The George Washington Forum


GWF Events

Natural Rights and the Right to Choose

Monday, January 23
7:30 PM | Baker Center Ballroom B

Hadley Arkes

Hadley Arkes is the Ney Professor of American Institutions at Amherst College, where he has taught since 1966. He is also a Senior Fellow of the Ethics and Public Policy Center. Arkes has written or edited ten books, including The Philosopher in the City (1981), First Things,( 1986), Beyond the Constitution (1990), Natural Rights and the Right to Choose (2002), and Constitutional Illusions and Anchoring Truths: The Touchstone of the Natural Law (2002). A member of the advisory board for First Things, Arkes was the chief advocate and one of the primary architects of the Born-Alive Infants' Protection Act of 2002.

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The Great Depression Revisited

Thursday-Saturday, October 13–15
7:30 PM | Baker Center Theater/240

This is a major international conference on the economic causes and consequences of the Great Depression. The conference opens on Thursday, 13 October, at 7:30 PM in the Baker Center Theater with the first plenary address by Amity Shlaes (Council on Foreign Relations) . Other plenary speakers include Anthony Badger (University of Cambridge), Brian Balogh (University of Virginia), David Beito (University of Alabama), Briam Domitrovic (Sam Houston State University), Gauti Eggertsson (Federal Reserve Bank of New York), Alonzo Hamby (Ohio University), Lee Ohanian (UCLA) and Eric Rauchway (UC–Davis). Jack Epstein (Ohio University & Miller Center on Public Affairs), Andrew Morris (Union College), John Moser (Ashland University) and Kathy Olmsted (UC–Davis) will also deliver papers.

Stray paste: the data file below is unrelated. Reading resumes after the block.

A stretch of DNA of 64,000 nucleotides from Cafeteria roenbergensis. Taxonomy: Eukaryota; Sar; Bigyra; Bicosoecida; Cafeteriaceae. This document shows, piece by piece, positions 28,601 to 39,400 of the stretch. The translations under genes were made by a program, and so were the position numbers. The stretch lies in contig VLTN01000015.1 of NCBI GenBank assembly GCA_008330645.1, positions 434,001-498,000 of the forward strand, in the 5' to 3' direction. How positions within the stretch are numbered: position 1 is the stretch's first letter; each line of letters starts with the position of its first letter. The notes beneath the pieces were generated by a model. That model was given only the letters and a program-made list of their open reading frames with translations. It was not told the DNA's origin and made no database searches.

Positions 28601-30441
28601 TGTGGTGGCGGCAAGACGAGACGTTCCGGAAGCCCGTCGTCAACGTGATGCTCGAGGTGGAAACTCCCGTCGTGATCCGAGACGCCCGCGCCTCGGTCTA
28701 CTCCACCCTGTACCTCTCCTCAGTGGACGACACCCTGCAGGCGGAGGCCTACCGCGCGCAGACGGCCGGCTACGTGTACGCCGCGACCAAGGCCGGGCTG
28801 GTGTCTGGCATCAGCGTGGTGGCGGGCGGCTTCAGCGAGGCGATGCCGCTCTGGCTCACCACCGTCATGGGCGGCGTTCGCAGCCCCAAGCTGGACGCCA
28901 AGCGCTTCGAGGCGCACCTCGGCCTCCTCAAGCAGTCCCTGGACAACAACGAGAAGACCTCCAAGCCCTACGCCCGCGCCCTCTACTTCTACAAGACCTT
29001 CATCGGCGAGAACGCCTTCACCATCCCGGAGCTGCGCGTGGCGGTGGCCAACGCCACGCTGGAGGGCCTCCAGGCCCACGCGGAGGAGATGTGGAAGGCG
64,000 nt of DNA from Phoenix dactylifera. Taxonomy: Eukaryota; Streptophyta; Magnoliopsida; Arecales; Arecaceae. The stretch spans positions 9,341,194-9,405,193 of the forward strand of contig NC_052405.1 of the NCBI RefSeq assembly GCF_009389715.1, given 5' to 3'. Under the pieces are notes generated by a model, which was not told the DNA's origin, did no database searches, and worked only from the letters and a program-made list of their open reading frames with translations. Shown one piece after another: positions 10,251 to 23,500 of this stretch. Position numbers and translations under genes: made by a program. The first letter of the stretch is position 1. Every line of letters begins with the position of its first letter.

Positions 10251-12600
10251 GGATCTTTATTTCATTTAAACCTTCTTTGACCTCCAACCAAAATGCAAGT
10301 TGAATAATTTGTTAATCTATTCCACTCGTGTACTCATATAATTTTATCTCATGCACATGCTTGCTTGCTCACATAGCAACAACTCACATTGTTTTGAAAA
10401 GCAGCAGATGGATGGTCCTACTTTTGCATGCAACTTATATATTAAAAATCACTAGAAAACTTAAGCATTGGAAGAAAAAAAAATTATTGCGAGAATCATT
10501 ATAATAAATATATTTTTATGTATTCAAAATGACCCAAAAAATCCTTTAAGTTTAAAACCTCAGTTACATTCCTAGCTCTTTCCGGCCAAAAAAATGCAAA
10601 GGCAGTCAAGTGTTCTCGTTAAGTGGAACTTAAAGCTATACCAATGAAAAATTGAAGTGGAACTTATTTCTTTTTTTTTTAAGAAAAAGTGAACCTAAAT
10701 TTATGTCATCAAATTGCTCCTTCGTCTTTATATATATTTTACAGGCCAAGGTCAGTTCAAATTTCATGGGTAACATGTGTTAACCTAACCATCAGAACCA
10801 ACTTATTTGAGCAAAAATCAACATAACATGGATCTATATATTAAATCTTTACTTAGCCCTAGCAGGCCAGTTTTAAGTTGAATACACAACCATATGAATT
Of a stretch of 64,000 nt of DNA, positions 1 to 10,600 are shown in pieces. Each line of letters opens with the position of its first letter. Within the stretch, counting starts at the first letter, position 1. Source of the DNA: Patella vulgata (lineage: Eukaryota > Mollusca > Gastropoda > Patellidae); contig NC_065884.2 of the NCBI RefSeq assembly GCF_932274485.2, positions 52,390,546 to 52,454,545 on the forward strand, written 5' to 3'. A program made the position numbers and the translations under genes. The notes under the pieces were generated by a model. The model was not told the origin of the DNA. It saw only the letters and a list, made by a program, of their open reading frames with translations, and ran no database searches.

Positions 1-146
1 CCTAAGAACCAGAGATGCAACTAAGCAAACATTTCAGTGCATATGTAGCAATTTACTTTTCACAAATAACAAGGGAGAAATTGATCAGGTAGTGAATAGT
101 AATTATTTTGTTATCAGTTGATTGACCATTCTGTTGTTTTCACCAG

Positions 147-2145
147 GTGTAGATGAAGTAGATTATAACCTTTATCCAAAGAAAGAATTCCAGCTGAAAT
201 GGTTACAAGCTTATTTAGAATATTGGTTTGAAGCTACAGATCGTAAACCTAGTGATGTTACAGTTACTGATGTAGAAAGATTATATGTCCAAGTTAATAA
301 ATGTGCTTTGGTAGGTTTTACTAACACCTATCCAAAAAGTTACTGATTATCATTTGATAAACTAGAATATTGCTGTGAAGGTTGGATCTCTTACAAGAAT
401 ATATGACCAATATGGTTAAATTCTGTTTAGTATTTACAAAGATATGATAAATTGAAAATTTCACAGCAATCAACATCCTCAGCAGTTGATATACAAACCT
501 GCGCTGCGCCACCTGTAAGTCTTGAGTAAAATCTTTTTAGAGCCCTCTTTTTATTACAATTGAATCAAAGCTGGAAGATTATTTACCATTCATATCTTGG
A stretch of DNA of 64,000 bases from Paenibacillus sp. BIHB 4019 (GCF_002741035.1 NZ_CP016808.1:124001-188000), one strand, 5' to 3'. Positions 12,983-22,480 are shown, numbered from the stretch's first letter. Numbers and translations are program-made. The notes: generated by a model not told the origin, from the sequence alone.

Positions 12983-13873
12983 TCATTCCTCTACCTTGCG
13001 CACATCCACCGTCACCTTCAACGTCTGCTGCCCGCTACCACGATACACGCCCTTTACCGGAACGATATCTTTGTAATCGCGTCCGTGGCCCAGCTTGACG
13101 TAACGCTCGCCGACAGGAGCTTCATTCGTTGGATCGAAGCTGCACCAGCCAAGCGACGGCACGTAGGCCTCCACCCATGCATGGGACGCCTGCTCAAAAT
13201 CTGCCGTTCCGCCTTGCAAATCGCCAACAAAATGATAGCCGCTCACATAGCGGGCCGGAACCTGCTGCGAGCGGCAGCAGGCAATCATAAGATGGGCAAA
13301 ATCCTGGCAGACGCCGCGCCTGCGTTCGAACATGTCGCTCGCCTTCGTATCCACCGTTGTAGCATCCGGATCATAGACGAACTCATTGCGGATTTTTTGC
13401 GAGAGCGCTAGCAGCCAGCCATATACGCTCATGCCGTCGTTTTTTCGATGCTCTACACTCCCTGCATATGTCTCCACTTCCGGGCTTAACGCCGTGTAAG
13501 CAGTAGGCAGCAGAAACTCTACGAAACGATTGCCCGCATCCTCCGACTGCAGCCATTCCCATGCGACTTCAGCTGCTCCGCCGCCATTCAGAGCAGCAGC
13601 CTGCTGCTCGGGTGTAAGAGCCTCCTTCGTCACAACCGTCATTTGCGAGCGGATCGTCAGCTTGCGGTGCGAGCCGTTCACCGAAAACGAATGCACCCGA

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The West: Reflections on the Making of a Past

Monday, September 26
7:30 PM | Galbreath Chapel

Michael Bentley (University of St. Andrews)

Michael Bentley is Professor of History at the University of St. Andrew's, where he studies the philosophy and history of historiography. He was educated at Cambridge University (Ph.D.) and taught at the University of Sheffield for a number of years before coming to St. Andrews. He has written or edited ten books, including, most recently, Modernizing England's Past (2005) and The Life and Thought of Herbert Butterfield (2011). Bentley currently holds a Leverhulme Major Research Fellowship (2009–2012) and is writing a comparative historiography of the modern West.

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Defining Empires: How Spain vs. Portugal Shaped the Modern West

Tuesday, May 24
7:30 PM | Baker Center Threater

Tamar Herzog (Stanford University)

Tamar Herzog is Professor of Latin American and Spanish history at Stanford University, before which she taught at the University of Chicago and the Universidad Autónoma de Madrid. She has written or edited seven books, including Defining Nations: Immigrants and Citizens in Early Modern Spain and Spanish America (2003) and Upholding Justice: State, Law and the Penal System in Quito (2004). Her current work examines the relationship between Spain and Spanish America.

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Learning to Die in Miami: Confessions of a Wayward Historian

Thursday, April 21
7:30 PM | Walter Hall 135

Carlos Eire (Yale University)

Carlos Eire is T. Lawrason Riggs Professor of History and Religious Studies at Yale University. He has written widely on late medieval and early modern Europe, includingWar against the Idols (1986), From Madrid to Purgatory (1995), andA Very Brief History of Eternity (2009). He won the 2003 National Book Award for his memoir of the Cuban Revolution, Waiting for Snow in Havana. His latest book is Learning to Die in Miami (2010), an account of his early life once arriving in the United States as an exile from Castro's Cuba.

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